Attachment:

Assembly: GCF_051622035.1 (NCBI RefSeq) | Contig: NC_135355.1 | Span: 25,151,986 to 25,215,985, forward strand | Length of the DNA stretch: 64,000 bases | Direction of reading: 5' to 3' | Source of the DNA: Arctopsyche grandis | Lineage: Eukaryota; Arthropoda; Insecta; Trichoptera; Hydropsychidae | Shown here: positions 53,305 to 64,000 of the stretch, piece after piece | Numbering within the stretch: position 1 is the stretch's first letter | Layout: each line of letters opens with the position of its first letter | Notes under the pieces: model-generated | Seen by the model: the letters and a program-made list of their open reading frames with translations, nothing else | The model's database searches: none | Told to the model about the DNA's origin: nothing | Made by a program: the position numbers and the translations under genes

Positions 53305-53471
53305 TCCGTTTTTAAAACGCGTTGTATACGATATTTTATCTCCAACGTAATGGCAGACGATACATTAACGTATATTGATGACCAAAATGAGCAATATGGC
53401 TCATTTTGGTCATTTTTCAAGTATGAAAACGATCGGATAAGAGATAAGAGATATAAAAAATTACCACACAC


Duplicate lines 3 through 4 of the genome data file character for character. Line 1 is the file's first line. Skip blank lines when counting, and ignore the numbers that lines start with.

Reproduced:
53305 TCCGTTTTTAAAACGCGTTGTATACGATATTTTATCTCCAACGTAATGGCAGACGATACATTAACGTATATTGATGACCAAAATGAGCAATATGGC
53401 TCATTTTGGTCATTTTTCAAGTATGAAAACGATCGGATAAGAGATAAGAGATATAAAAAATTACCACACAC